Which is why today design is ever more important. It’s why interior designers are being paid small fortunes to sprinkle their magic over what might otherwise be bland and boring spaces. It’s one of the reasons that in Southeast Asia Bill Bensley has become so famous – in each and every hotel he’s ever had anything to do with he conjures up something fantastical, something so far removed from the average offering that guests are quite literally left lost for words. He brings truckloads of antiques that he’s collected from around the world and uses them to build a narrative, to create something quite unlike anything else at all. Bensley believes, like Zecha, like our own Kit Kemp, that hotels should tell a story. For his latest tented camp, deep in the Cambodian forests, he has imagined the sort of place that King Sihanouk and Jackie Kennedy might have loved – glamorous in a 1960s way, with old-fashioned service, huge tents with verandas and great luxury.
This is what our best hotels have understood. Go into The Connaught and you sense immediately that you will be wrapped in a very English kind of comfort. Nothing to frighten the horses, there is a respect for tradition, for a certain level of formality and it’s what brings its loyal punters back and back. At Belmond’s Cadogan they are building on the self-same sense of Englishness but basing it round the notion of the writers and artists that Chelsea, where it’s based, is so famous for. At Cliveden, one of our great country house hotels, there is the backstory of aristocratic romps and fun-filled weekend house parties all of which give it a certain allure that today is backed up with excellent service and with a rigorously English sense of what country house chic is all about. At Chewton Glen, another famous country house hotel, down in Hampshire, the aura of English rural style is expansively deployed, making it a special and unique hotel to stay in.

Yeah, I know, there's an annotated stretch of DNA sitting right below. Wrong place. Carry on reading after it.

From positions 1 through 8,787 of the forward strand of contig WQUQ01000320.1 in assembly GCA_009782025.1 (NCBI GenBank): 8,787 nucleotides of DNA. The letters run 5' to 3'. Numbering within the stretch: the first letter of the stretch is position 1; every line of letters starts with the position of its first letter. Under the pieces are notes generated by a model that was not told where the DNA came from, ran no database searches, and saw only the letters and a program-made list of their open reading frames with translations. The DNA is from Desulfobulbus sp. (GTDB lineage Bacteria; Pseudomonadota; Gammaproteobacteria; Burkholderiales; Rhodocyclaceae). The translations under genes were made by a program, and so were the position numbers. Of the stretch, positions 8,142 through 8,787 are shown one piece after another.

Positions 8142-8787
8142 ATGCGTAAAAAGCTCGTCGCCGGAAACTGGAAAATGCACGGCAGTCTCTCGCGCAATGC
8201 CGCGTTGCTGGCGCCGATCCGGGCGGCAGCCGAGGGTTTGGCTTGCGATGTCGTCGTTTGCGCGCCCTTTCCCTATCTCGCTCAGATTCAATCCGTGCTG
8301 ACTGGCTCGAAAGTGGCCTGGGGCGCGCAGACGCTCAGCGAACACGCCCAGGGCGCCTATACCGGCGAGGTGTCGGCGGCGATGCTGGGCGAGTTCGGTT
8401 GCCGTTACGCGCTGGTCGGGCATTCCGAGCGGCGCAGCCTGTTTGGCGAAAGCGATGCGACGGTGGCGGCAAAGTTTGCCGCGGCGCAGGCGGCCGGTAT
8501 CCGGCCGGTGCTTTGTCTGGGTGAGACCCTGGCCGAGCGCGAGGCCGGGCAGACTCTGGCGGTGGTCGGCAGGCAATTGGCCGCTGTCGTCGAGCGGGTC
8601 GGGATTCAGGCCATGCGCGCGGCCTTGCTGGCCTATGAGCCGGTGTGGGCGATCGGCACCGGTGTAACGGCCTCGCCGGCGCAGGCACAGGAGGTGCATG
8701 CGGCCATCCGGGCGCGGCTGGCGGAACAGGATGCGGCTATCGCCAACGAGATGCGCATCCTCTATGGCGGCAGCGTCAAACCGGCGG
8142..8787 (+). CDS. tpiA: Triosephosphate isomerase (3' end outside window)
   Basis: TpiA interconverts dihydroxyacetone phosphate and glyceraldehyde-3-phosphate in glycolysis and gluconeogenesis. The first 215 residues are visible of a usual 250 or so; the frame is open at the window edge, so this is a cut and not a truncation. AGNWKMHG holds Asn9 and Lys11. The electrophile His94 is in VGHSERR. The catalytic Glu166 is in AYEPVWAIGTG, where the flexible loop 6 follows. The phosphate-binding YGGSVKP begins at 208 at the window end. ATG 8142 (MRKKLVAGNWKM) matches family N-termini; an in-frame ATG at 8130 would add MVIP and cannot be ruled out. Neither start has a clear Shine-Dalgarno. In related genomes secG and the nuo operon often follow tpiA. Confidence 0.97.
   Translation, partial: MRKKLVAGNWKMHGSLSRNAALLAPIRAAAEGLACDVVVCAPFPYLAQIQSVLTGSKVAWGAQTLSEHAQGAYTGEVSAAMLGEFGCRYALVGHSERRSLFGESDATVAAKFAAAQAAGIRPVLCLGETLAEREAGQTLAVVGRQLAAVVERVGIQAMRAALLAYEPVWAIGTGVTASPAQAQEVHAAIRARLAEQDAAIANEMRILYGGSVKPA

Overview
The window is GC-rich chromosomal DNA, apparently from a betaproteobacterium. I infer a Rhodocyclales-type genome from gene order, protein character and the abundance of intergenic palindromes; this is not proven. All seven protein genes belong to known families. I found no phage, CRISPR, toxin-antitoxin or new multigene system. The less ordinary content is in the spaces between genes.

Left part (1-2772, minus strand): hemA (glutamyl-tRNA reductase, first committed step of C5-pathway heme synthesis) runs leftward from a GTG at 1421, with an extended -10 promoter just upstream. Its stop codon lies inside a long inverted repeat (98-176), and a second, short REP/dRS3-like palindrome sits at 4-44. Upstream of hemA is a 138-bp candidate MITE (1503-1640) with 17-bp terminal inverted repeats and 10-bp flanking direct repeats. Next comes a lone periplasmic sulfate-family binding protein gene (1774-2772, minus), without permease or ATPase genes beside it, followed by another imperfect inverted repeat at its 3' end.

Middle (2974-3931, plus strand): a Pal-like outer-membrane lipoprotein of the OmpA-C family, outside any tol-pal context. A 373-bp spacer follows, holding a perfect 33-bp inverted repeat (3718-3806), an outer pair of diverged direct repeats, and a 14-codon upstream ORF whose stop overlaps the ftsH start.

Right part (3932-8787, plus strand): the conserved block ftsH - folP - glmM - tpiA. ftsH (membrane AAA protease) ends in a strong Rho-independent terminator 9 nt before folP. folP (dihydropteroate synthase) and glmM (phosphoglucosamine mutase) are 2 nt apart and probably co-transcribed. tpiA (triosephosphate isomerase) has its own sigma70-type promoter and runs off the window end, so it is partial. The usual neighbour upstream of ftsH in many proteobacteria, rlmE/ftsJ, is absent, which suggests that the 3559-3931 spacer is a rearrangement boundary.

But it is interesting to note that notions of what grand hotels should offer have evolved during the 21st century to meet millennials’ wider concern with ethical and social matters. Millennials mind about their food. They want it organic, grown as close to the kitchen as possible. They want to know that it hasn’t travelled thousands of air miles and that it is in season. Furthermore, they feel a hotel should do more than simply attend to the needs of pampered guests. They want to know that the staff are properly treated, that the local culture is respected and honoured, that the indigenous people are being trained, educated and employed. They want to feel that the hotels where they stay are concerned about preserving the environment around them. They want their soaps and lotions made from pure ingredients, they don’t need their linen or towels changed every day (protect the planet, save water and energy is their motto) – it is a new kind of luxury they are looking for, one that doesn’t destroy, that doesn’t require acres of trees to be chopped down for their delectation, what Bill Bensley calls “minimal intervention”. Grand hotels have a big role to play but as notions of luxury change so too must they evolve. Not only can they give their lucky punters experiences to remember, they can change the lives of those around them.